The Problem of Inefficient Cooling in Smaller Data Centers

While web-scale operators build the most efficient data centers, they are a tiny fraction of the industry’s overall energy consumption

A lot of the conversation about inefficiency of data centers focuses on underutilized servers. The famous splashy New York Times article in 2012 talked about poor server utilization rates and pollution from generator exhaust; we covered a Stanford study earlier this year that revealed just how wide the problem of underutilized compute is in scope.

While those are important issues – the Stanford study found that the 10 million servers humming idly in data centers around the world are worth about $30 billion – there’s another big source of energy waste: data center cooling. It’s no secret that a cooling system can guzzle as much as half of a data center’s entire energy intake.

While web-scale data center operators like Google, Facebook, or Microsoft expound the virtues of their super-efficient design, getting a lot of attention from the press, the fact that’s often ignored is that these companies only comprise a small fraction of the world’s total data center footprint.

The data center on campus operated by a university IT department; the mid-size enterprise data center; the local government IT facility. These facilities, and others like them, are data centers anybody hardly ever hears about. But they house the majority of the world’s IT equipment and use the bulk of the energy consumed by the data center industry as a whole.

And they are usually the ones with inefficient cooling systems, either because the teams running them don’t have the resources for costly and lengthy infrastructure upgrades, or because those teams never see the energy bill and don’t feel the pressure to reduce energy consumption.

Data center engineering firm Future Resource Engineering found ways to improve efficiency in 40 data centers this year that would save more than 24 million kWh of energy total. Most of the improvements were improvements to cooling systems. Data center floor area in these facilities ranged from 5,000 square feet to 95,000 square feet.

The biggest culprit? Too much cooling. “The trend is still overcooling data centers,” Tim Hirschenhofer, director of data center engineering at FRE, said. And the fact that they’re overcooling is not lost on the operators. “A lot of customers definitely understand that they overcool. They know what they should be doing, but they don’t have the time or the resources to make the improvements.”

There are generally two reasons to overcool: redundancy and hot spots. Both are problems that can be addressed with proper air management systems. “You overcool because you don’t have good air management,” Magnus Herrlin, program manager for the High Tech Group at Lawrence Berkeley National Lab, said.

Because data center reliability always trumps energy efficiency, many data centers have redundant cooling systems that are all blasting full-time at full capacity. With proper controls and knowledge of the actual cooling needs of the IT load, you can keep redundant cooling units in standby mode but turn them back on automatically when they’re needed, when some primary capacity is lost, or when the load increases.

But most smaller data centers don’t have control systems in place that can do that. “Air management is not a technology that has been widely implemented in smaller data centers,” Herrlin said. Recognizing the problem if widespread inefficiency in smaller data centers, LBNL, one of the US Department of Energy’s many labs around the country, is focusing more and more on this segment of the industry. “We need to understand and provide solutions for the smaller data centers,” he said.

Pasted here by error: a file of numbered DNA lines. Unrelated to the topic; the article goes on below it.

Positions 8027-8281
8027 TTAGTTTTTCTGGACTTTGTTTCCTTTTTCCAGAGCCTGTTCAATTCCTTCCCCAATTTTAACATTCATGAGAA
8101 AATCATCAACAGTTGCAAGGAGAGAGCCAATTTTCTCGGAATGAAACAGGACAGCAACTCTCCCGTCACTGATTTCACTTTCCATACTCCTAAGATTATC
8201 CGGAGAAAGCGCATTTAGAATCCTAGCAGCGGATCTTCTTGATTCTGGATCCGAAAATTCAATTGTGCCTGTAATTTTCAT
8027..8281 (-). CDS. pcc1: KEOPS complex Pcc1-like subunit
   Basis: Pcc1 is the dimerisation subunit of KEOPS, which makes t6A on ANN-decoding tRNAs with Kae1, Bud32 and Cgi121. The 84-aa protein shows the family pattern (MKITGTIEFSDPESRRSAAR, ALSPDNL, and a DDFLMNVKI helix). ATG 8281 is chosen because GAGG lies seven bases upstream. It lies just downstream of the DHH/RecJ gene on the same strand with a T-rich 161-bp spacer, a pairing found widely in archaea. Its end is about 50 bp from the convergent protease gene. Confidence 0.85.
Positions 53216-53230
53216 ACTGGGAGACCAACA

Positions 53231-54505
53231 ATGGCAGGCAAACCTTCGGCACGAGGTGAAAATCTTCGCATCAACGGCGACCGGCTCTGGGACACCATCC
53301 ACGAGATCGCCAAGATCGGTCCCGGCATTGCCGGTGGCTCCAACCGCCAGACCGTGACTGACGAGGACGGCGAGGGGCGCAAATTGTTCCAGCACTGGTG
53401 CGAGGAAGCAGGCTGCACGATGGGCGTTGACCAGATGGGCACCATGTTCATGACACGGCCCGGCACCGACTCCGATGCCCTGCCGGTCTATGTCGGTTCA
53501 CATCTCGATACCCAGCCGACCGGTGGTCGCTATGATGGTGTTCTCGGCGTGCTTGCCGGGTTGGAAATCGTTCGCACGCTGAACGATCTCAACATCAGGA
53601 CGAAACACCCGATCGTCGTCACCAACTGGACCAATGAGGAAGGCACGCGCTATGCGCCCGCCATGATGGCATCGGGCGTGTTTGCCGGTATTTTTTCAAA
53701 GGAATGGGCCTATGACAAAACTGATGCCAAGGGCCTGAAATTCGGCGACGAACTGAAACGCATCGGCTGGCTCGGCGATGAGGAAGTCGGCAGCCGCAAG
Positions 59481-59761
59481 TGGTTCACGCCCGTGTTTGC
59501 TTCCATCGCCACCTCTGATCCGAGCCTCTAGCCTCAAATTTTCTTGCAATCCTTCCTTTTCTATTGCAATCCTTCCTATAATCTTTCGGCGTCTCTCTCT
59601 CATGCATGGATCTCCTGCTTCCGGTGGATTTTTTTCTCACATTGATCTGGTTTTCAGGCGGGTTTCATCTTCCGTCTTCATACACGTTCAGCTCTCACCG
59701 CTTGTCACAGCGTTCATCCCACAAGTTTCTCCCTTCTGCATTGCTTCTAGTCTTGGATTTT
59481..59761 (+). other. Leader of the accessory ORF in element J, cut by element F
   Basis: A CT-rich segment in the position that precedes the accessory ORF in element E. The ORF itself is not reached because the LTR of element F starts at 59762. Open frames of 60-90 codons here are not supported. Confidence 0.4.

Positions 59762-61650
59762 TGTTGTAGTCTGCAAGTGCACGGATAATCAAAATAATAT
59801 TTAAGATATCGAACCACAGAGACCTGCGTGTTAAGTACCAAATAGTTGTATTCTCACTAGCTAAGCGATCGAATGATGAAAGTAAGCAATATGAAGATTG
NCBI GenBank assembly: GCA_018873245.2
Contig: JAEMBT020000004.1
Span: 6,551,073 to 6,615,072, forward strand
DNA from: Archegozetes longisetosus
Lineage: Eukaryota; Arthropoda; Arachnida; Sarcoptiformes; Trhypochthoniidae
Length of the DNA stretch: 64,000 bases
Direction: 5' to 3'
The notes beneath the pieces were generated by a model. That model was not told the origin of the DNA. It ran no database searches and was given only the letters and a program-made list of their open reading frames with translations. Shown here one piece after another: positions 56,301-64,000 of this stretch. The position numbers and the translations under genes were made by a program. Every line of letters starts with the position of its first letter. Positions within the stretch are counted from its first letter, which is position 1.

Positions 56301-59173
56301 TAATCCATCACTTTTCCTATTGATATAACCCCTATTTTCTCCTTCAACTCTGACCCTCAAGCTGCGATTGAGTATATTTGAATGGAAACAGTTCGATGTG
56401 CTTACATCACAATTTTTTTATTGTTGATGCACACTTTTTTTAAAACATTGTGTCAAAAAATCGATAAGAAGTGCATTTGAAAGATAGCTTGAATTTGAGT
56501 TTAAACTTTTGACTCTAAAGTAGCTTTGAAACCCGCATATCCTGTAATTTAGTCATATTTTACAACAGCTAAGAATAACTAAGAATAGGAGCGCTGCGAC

Overcooling is also a common but extremely inefficient way to fight hot spots. That’s when some servers run hotter than others, and the operator floods the room with enough cold air to make sure the handful of offending machines are happy. “That means the rest of the data center is ice-cold,” Herrlin said.

Another common problem is poor separation between hot and cold air. Without proper containment or with poorly directed airflow, hot exhaust air gets mixed with cold supply air, resulting in the need to pump more cold air to bring the overall temperature to the right level. It goes the other way too: cold air ends up getting sucked into the cooling system together with hot air instead of being directed to the air intake of the IT equipment, where it’s needed.

While Google uses artificial intelligence techniques to squeeze every watt out of its data center infrastructure, many smaller data centers don’t have even basic air management capabilities. The large Facebook or Microsoft data centers have built extremely efficient facilities to power their applications, Herrlin said, “but they don’t represent the bulk of the energy consumed in data centers. That is done in much smaller data centers.”

Leonard Marx, manager of business development at Clearesult, another engineering firm focused on energy efficiency, said hardly anybody has a perfectly efficient data center, and because the staff managing the data center are seldom responsible for the electric bill, the philosophy of “if it ain’t broke, don’t fix it” prevails.

Understandably, a data center manager’s first priority is reliability, and building more reliable systems through redundancy creates inefficiency. With a system that’s reliable but inefficient, and with a data center manager who is not responsible for energy costs, there’s little incentive to improve. Without changes that divert more attention in the organization to data center energy consumption, the problem of energy waste in the industry overall will persist, regardless of how efficient the next Facebook data center is.

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